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Old Time Religion -- Meeting the woman who could become St. Thea of Mississippi

Old Time Religion -- Meeting the woman who could become St. Thea of Mississippi

The whispers began before Sister Thea Bowman reached Colorado for one of the final mission trips she would make before dying in 1990 at the age of 52.

The only African-American in the Franciscan Sisters of Perpetual Adoration, Bowman was a charismatic teacher, singer and evangelist and her ministry continued after cancer put her in a wheel chair.

Behind the scenes, folks at Our Queen of Peace parish near Denver were asking this question: Would this woman someday be hailed as St. Thea of Mississippi?

After her arrival, a local priest watched as Sister Thea led an interracial youth choir, rehearsing a gospel hymn, "Give Me That Old Time Religion," as well as the children's song she included in each service -- "This Little Light of Mine (I'm Gonna Let It Shine)."

Yes, people were talking about Sister Thea and sainthood, said Father William Breslin, pastor of this Aurora parish in 1989.

"Sometimes you have that sneaking suspicion," he said. "It's neat to be able to meet a person and experience. … It's neat to be able to put your finger on that special quality we can only call 'holiness.' "

Three decades later the U.S. Catholic bishops paused in Baltimore for a "canonical consultation," considering requests for a Vatican tribunal to begin investigating whether to declare Sister Thea a saint. On Nov. 14 the bishops said, "yes."

"The faithful in, and well beyond, the Diocese of Jackson" have made this request, Bishop Joseph Kopacz told the bishops. "Well before I arrived in Jackson" in 2014, "the requests were coming in. …The church embraced Sister Thea from her early years, but there were times when she felt like a motherless child."

During her 1989 "Sharing the Good News" mission -- which I covered for The Rocky Mountain News -- Sister Thea smiled, but shook her head, when asked about the whispers. She would talk about the word "saint," as long as she could define the term.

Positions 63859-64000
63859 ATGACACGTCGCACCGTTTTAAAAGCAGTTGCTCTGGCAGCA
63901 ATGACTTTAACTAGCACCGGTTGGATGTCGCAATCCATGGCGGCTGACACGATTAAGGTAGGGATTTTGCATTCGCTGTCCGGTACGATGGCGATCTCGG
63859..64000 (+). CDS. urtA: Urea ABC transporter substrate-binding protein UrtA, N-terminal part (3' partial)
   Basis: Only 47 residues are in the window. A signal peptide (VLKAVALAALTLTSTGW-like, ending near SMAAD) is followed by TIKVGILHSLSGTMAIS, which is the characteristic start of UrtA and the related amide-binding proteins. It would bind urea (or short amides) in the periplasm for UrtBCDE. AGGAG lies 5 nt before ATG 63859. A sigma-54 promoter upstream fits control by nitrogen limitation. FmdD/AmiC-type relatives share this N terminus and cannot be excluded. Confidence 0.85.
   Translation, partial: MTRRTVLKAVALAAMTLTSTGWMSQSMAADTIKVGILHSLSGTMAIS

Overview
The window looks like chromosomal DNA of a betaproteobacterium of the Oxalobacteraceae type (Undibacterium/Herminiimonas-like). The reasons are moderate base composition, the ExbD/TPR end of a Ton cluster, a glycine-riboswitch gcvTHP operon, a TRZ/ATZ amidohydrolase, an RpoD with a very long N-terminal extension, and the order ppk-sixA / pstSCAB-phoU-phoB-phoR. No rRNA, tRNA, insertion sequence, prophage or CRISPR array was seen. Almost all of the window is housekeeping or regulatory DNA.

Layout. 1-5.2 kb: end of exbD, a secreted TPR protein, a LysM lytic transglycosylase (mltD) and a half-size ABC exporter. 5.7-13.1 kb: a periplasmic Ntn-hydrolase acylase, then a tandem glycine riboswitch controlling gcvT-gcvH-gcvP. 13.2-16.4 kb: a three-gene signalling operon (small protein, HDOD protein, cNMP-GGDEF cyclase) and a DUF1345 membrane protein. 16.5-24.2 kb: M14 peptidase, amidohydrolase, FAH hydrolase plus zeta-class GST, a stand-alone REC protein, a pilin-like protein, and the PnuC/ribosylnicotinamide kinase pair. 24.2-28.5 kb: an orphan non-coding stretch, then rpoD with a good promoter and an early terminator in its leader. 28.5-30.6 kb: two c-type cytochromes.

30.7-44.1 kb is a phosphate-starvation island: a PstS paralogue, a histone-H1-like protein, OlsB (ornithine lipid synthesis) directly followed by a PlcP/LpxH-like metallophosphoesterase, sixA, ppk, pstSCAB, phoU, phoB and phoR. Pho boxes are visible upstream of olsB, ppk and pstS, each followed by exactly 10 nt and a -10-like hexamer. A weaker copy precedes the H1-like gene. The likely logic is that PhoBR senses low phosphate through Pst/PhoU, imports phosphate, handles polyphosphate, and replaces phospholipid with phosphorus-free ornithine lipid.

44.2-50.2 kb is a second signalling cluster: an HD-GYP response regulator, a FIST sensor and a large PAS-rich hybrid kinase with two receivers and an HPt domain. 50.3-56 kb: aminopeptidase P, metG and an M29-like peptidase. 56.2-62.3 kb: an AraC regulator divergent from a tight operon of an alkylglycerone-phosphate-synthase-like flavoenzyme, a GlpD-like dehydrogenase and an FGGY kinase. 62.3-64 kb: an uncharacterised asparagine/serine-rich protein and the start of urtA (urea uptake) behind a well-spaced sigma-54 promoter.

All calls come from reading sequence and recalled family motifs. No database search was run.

"People who really know me, they know all about my struggles," said an exhausted Bowman, leaning on the arm of her wheelchair after one service.

"You see, I'm black," she added, with a quiet laugh. "I guess the word 'saint' has a different meaning for me. I was raised in a community where … we were always saying things like, 'The saints would be coming in to church today' or 'The saints will really be dancing and singing this Sunday.' "

Fires raging in American church: Catholics face hard choices after McCarrick scandal

Fires raging in American church: Catholics face hard choices after McCarrick scandal

Priests know what it's like to enter the pulpit facing scriptures that appear to have been torn from the headlines.

That happened just the other day, with news that one of America's most powerful Catholics -- retired Archbishop Theodore McCarrick of Washington, D.C. -- had been accused of the sexual abuse of boys, as well as decades of seminarians.

Days later the Sunday Mass lectionary featured the Prophet Jeremiah, speaking for Jehovah: "Woe to the shepherds who mislead and scatter the flock of my pasture."

That reminded Father John Hollowell of the Archdiocese of Indianapolis of even stronger words from St. John Chrysostom, the early church's most celebrated orator: "The road to hell is paved with the skulls of erring priests, with bishops as their signposts."

Priests who took their vows during the clergy sexual abuse scandals a decade or so ago thought that they had heard it all, said Hollowell.

Now, with hellish reports about McCarrick the "wound in the church continues to be infected and it oozes with fresh pus. … Everyone says the same stuff -- that everybody knew, and nobody knew what to do about it, and nobody knew who to tell and there's a fresh trail of people discovered to have been destroyed by his crimes and his actions," he said, in a sermon posted online.

What happens now? While many powerful voices in the American church remained silent, or offered public-relations talk, several bishops in smaller dioceses wrote urgent letters to their flocks.

Bishop Michael Olson of the Diocese of Fort Worth (.pdf here) focused on this stunning fact: One of the men accusing McCarrick of years of abuse had been the first child he baptized after his ordination as a priest.